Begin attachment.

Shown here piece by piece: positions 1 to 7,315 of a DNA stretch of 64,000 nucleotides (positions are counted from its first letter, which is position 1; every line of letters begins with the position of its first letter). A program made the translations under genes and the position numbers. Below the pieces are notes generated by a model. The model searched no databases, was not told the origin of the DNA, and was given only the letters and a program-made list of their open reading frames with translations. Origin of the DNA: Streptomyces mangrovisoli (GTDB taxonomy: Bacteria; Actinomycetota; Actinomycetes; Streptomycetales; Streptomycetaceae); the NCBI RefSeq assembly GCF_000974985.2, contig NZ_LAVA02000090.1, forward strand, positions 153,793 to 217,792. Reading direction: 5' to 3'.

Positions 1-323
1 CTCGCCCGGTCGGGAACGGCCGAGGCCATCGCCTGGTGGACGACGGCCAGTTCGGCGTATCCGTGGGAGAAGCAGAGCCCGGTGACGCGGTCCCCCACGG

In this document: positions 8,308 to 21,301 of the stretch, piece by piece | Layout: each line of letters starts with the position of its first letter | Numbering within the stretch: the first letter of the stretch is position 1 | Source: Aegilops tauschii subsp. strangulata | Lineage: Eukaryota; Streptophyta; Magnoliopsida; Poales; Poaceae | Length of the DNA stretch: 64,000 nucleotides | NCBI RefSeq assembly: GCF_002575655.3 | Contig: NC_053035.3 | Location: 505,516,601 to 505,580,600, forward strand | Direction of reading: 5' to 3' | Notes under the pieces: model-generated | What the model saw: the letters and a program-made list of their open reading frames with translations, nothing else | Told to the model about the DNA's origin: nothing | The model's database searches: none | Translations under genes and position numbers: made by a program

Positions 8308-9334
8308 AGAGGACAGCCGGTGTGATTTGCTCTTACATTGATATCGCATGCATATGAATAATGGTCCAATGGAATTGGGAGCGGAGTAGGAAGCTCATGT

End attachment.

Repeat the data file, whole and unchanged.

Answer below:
Shown here piece by piece: positions 1 to 7,315 of a DNA stretch of 64,000 nucleotides (positions are counted from its first letter, which is position 1; every line of letters begins with the position of its first letter). A program made the translations under genes and the position numbers. Below the pieces are notes generated by a model. The model searched no databases, was not told the origin of the DNA, and was given only the letters and a program-made list of their open reading frames with translations. Origin of the DNA: Streptomyces mangrovisoli (GTDB taxonomy: Bacteria; Actinomycetota; Actinomycetes; Streptomycetales; Streptomycetaceae); the NCBI RefSeq assembly GCF_000974985.2, contig NZ_LAVA02000090.1, forward strand, positions 153,793 to 217,792. Reading direction: 5' to 3'.

Positions 1-323
1 CTCGCCCGGTCGGGAACGGCCGAGGCCATCGCCTGGTGGACGACGGCCAGTTCGGCGTATCCGTGGGAGAAGCAGAGCCCGGTGACGCGGTCCCCCACGG

In this document: positions 8,308 to 21,301 of the stretch, piece by piece | Layout: each line of letters starts with the position of its first letter | Numbering within the stretch: the first letter of the stretch is position 1 | Source: Aegilops tauschii subsp. strangulata | Lineage: Eukaryota; Streptophyta; Magnoliopsida; Poales; Poaceae | Length of the DNA stretch: 64,000 nucleotides | NCBI RefSeq assembly: GCF_002575655.3 | Contig: NC_053035.3 | Location: 505,516,601 to 505,580,600, forward strand | Direction of reading: 5' to 3' | Notes under the pieces: model-generated | What the model saw: the letters and a program-made list of their open reading frames with translations, nothing else | Told to the model about the DNA's origin: nothing | The model's database searches: none | Translations under genes and position numbers: made by a program

Positions 8308-9334
8308 AGAGGACAGCCGGTGTGATTTGCTCTTACATTGATATCGCATGCATATGAATAATGGTCCAATGGAATTGGGAGCGGAGTAGGAAGCTCATGT